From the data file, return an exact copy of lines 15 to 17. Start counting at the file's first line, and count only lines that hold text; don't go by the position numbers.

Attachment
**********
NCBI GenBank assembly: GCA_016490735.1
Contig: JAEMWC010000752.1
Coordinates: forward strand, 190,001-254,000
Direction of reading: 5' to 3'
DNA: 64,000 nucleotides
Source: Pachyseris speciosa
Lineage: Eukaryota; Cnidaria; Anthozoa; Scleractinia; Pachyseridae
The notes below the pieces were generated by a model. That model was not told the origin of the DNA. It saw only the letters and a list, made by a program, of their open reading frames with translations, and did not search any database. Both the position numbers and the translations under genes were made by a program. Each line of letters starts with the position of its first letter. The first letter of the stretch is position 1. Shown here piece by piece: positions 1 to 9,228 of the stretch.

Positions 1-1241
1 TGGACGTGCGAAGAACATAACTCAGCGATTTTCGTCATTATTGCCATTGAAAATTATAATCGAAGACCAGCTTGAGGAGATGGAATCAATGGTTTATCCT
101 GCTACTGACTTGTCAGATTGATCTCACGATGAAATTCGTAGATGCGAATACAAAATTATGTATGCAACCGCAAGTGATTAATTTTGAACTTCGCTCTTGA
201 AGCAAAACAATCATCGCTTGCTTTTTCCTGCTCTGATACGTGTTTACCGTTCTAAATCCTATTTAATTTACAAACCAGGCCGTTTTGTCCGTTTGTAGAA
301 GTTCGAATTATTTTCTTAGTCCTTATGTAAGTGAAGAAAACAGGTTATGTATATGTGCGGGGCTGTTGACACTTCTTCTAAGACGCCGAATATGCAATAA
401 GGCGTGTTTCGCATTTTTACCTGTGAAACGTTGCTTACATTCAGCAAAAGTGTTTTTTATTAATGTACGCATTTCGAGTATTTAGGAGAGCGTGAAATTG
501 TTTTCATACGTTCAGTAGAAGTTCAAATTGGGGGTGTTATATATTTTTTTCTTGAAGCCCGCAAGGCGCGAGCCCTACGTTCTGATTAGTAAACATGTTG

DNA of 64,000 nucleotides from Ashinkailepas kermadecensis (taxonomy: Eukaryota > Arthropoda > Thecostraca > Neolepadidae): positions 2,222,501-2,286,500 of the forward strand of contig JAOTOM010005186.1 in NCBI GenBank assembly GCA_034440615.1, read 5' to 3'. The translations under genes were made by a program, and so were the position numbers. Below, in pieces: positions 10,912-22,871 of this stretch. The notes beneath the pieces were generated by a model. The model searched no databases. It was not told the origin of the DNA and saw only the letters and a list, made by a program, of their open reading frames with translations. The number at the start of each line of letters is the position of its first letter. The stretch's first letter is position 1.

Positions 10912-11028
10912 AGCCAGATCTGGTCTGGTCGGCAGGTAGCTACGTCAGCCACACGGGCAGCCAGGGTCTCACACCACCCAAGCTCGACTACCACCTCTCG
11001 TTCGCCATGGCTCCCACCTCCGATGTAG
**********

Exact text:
501 TTTTCATACGTTCAGTAGAAGTTCAAATTGGGGGTGTTATATATTTTTTTCTTGAAGCCCGCAAGGCGCGAGCCCTACGTTCTGATTAGTAAACATGTTG

DNA of 64,000 nucleotides from Ashinkailepas kermadecensis (taxonomy: Eukaryota > Arthropoda > Thecostraca > Neolepadidae): positions 2,222,501-2,286,500 of the forward strand of contig JAOTOM010005186.1 in NCBI GenBank assembly GCA_034440615.1, read 5' to 3'. The translations under genes were made by a program, and so were the position numbers. Below, in pieces: positions 10,912-22,871 of this stretch. The notes beneath the pieces were generated by a model. The model searched no databases. It was not told the origin of the DNA and saw only the letters and a list, made by a program, of their open reading frames with translations. The number at the start of each line of letters is the position of its first letter. The stretch's first letter is position 1.

Positions 10912-11028